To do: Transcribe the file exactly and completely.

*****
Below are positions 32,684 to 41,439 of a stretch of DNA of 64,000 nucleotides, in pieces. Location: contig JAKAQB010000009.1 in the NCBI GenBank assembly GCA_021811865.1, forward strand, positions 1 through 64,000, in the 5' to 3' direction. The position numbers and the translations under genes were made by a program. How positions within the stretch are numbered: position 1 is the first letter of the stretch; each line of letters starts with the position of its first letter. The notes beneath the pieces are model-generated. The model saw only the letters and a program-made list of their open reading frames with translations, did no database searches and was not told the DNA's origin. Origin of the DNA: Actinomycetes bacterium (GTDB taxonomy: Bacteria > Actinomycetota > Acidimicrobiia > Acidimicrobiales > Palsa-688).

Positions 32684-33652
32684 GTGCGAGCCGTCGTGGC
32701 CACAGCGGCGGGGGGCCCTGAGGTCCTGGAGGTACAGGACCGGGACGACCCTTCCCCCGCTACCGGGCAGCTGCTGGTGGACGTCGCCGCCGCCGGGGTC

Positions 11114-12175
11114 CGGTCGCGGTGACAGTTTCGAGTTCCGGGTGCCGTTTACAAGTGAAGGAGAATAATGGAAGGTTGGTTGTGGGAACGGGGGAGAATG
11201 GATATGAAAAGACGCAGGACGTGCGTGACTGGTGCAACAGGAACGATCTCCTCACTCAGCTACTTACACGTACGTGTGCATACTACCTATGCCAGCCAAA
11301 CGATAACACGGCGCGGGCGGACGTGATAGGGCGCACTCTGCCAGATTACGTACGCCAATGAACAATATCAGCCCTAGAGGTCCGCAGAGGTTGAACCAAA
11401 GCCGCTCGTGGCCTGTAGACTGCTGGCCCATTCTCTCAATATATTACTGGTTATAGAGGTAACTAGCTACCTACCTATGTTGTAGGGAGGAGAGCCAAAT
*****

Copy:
Below are positions 32,684 to 41,439 of a stretch of DNA of 64,000 nucleotides, in pieces. Location: contig JAKAQB010000009.1 in the NCBI GenBank assembly GCA_021811865.1, forward strand, positions 1 through 64,000, in the 5' to 3' direction. The position numbers and the translations under genes were made by a program. How positions within the stretch are numbered: position 1 is the first letter of the stretch; each line of letters starts with the position of its first letter. The notes beneath the pieces are model-generated. The model saw only the letters and a program-made list of their open reading frames with translations, did no database searches and was not told the DNA's origin. Origin of the DNA: Actinomycetes bacterium (GTDB taxonomy: Bacteria > Actinomycetota > Acidimicrobiia > Acidimicrobiales > Palsa-688).

Positions 32684-33652
32684 GTGCGAGCCGTCGTGGC
32701 CACAGCGGCGGGGGGCCCTGAGGTCCTGGAGGTACAGGACCGGGACGACCCTTCCCCCGCTACCGGGCAGCTGCTGGTGGACGTCGCCGCCGCCGGGGTC

Positions 11114-12175
11114 CGGTCGCGGTGACAGTTTCGAGTTCCGGGTGCCGTTTACAAGTGAAGGAGAATAATGGAAGGTTGGTTGTGGGAACGGGGGAGAATG
11201 GATATGAAAAGACGCAGGACGTGCGTGACTGGTGCAACAGGAACGATCTCCTCACTCAGCTACTTACACGTACGTGTGCATACTACCTATGCCAGCCAAA
11301 CGATAACACGGCGCGGGCGGACGTGATAGGGCGCACTCTGCCAGATTACGTACGCCAATGAACAATATCAGCCCTAGAGGTCCGCAGAGGTTGAACCAAA
11401 GCCGCTCGTGGCCTGTAGACTGCTGGCCCATTCTCTCAATATATTACTGGTTATAGAGGTAACTAGCTACCTACCTATGTTGTAGGGAGGAGAGCCAAAT